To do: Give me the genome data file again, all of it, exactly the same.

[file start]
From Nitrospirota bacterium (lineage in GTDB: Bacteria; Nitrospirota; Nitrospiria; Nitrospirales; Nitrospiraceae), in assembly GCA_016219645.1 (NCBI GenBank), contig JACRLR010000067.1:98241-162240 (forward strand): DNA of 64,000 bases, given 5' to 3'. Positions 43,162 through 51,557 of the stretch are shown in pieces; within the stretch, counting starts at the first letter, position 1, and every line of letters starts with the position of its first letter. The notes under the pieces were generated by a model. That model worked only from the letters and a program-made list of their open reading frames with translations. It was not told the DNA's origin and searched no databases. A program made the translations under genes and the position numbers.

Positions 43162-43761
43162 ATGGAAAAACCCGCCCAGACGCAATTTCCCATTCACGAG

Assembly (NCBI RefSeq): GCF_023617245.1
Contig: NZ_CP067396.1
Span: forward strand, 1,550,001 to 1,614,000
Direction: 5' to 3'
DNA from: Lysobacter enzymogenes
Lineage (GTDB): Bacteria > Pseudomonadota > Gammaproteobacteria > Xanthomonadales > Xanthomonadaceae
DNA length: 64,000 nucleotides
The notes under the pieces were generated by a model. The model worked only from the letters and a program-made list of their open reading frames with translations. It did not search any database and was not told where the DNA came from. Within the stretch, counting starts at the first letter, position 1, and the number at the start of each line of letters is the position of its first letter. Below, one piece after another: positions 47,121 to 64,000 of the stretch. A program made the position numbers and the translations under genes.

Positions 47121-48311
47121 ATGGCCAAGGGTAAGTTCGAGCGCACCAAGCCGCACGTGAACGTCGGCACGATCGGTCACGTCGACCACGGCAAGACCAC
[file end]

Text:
From Nitrospirota bacterium (lineage in GTDB: Bacteria; Nitrospirota; Nitrospiria; Nitrospirales; Nitrospiraceae), in assembly GCA_016219645.1 (NCBI GenBank), contig JACRLR010000067.1:98241-162240 (forward strand): DNA of 64,000 bases, given 5' to 3'. Positions 43,162 through 51,557 of the stretch are shown in pieces; within the stretch, counting starts at the first letter, position 1, and every line of letters starts with the position of its first letter. The notes under the pieces were generated by a model. That model worked only from the letters and a program-made list of their open reading frames with translations. It was not told the DNA's origin and searched no databases. A program made the translations under genes and the position numbers.

Positions 43162-43761
43162 ATGGAAAAACCCGCCCAGACGCAATTTCCCATTCACGAG

Assembly (NCBI RefSeq): GCF_023617245.1
Contig: NZ_CP067396.1
Span: forward strand, 1,550,001 to 1,614,000
Direction: 5' to 3'
DNA from: Lysobacter enzymogenes
Lineage (GTDB): Bacteria > Pseudomonadota > Gammaproteobacteria > Xanthomonadales > Xanthomonadaceae
DNA length: 64,000 nucleotides
The notes under the pieces were generated by a model. The model worked only from the letters and a program-made list of their open reading frames with translations. It did not search any database and was not told where the DNA came from. Within the stretch, counting starts at the first letter, position 1, and the number at the start of each line of letters is the position of its first letter. Below, one piece after another: positions 47,121 to 64,000 of the stretch. A program made the position numbers and the translations under genes.

Positions 47121-48311
47121 ATGGCCAAGGGTAAGTTCGAGCGCACCAAGCCGCACGTGAACGTCGGCACGATCGGTCACGTCGACCACGGCAAGACCAC